SACHA PFEIFFER, HOST:
Nearly two years ago, ferocious fires burned through Southern California's Santa Monica Mountains, west of Los Angeles.
MARY LOUISE KELLY, HOST:
The Woolsey fire killed three people and destroyed or damaged some 2,000 homes and buildings. The flames eventually scorched about half the mountain range.
SETH RILEY: I mean, it was just, like, moonscape. Like, there was a ton of area where there was just nothing left, almost.
PFEIFFER: Seth Riley is a wildlife expert with the National Park Service. He says in addition to destroying human lives, the fires consumed crucial habitat for mountain lions.
RILEY: You know, we already have limited area in the Santa Monica Mountains because it's surrounded by freeways and development, and then you burn half of it.
KELLY: Now there's a sign of rebirth. Over the summer, park service biologists say five mountain lion moms gave birth to 13 kittens. That is a record number of kittens in the 18 years the park service has kept count.
RILEY: And that's just way more - we've never had more than, I think, three in any one year.
PFEIFFER: Yet despite this baby boom, Riley says the lions still face existential threats. Scientists have predicted that the region's mountain lions could go extinct in the next 50 years.
KELLY: Yeah. One reason is that highways and developments have siphoned off a large, healthy population into tiny pockets with low genetic diversity. This summer, biologists discovered a young male lion with physical abnormalities caused by inbreeding.
RILEY: And the interesting thing there - right? - is that those are exactly the same things that they were seeing in Florida panthers in the early '90s when that population was on the verge of extinction.
PFEIFFER: Riley says the Florida panthers ultimately rebounded, thanks to the introduction of new cats from Texas. But he hopes that scientists in California can increase genetic diversity with a more localized approach.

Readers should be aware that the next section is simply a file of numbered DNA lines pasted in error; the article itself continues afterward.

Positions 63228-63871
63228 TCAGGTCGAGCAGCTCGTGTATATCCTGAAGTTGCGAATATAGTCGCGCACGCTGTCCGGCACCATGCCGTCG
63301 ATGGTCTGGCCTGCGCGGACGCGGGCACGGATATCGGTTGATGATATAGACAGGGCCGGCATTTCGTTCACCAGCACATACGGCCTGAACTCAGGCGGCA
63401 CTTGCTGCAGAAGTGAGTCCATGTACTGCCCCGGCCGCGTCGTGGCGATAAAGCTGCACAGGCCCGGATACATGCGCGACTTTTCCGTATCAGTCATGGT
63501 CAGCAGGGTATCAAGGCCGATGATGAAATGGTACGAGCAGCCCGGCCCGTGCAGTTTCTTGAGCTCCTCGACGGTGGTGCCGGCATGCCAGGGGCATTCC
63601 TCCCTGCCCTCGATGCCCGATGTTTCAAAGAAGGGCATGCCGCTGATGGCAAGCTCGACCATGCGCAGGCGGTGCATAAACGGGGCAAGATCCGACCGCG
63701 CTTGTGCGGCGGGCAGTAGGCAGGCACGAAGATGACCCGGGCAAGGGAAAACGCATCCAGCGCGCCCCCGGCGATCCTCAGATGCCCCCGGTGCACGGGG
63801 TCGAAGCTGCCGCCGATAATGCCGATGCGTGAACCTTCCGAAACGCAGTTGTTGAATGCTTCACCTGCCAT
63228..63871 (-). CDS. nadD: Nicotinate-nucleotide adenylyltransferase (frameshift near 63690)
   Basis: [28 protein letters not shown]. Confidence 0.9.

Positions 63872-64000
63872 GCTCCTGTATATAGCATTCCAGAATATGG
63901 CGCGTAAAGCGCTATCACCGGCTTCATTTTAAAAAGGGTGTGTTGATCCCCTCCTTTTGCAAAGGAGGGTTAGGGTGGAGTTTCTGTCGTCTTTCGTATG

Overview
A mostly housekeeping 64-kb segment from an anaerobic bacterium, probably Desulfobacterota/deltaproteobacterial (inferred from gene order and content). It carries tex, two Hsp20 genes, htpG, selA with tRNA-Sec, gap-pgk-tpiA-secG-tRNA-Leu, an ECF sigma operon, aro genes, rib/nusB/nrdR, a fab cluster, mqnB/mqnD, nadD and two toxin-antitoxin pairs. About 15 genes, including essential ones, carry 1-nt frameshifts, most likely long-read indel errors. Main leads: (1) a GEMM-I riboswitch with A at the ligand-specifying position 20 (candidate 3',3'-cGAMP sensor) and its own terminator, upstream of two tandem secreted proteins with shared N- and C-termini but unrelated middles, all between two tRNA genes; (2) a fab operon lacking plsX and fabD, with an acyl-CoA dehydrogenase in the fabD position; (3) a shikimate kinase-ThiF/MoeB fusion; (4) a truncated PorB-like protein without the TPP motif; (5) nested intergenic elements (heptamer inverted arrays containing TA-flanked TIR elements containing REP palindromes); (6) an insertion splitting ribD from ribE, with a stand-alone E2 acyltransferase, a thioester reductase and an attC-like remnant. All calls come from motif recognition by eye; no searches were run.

RILEY: In Florida, that population doesn't have any other populations anywhere nearby, whereas, fortunately in California, we do have mountain lions all across the state. And there are big, genetically healthy populations not that far away.
KELLY: True, but freeways are a big barrier. They slice through the habitats. And in the Santa Monica Mountains, Riley says Highway 101 is a treacherously wide road for mountain lions to cross.
PFEIFFER: So the park service has plans to build the lions their own highway - an overpass that will let them safely roam from one side of the freeway to the other.
RILEY: So it's going to be very wide and vegetated and hopefully feel like, you know, relatively natural habitat.
KELLY: Riley says there are only two places on the whole planet where big cats live within megacities - leopards in Mumbai and mountain lions in Los Angeles. The hope is this wildlife bridge will allow humans and big cats to continue to coexist.
NPR transcripts are created on a rush deadline by Verb8tm, Inc., an NPR contractor, and produced using a proprietary transcription process developed with NPR. This text may not be in its final form and may be updated or revised in the future. Accuracy and availability may vary. The authoritative record of NPR’s programming is the audio record.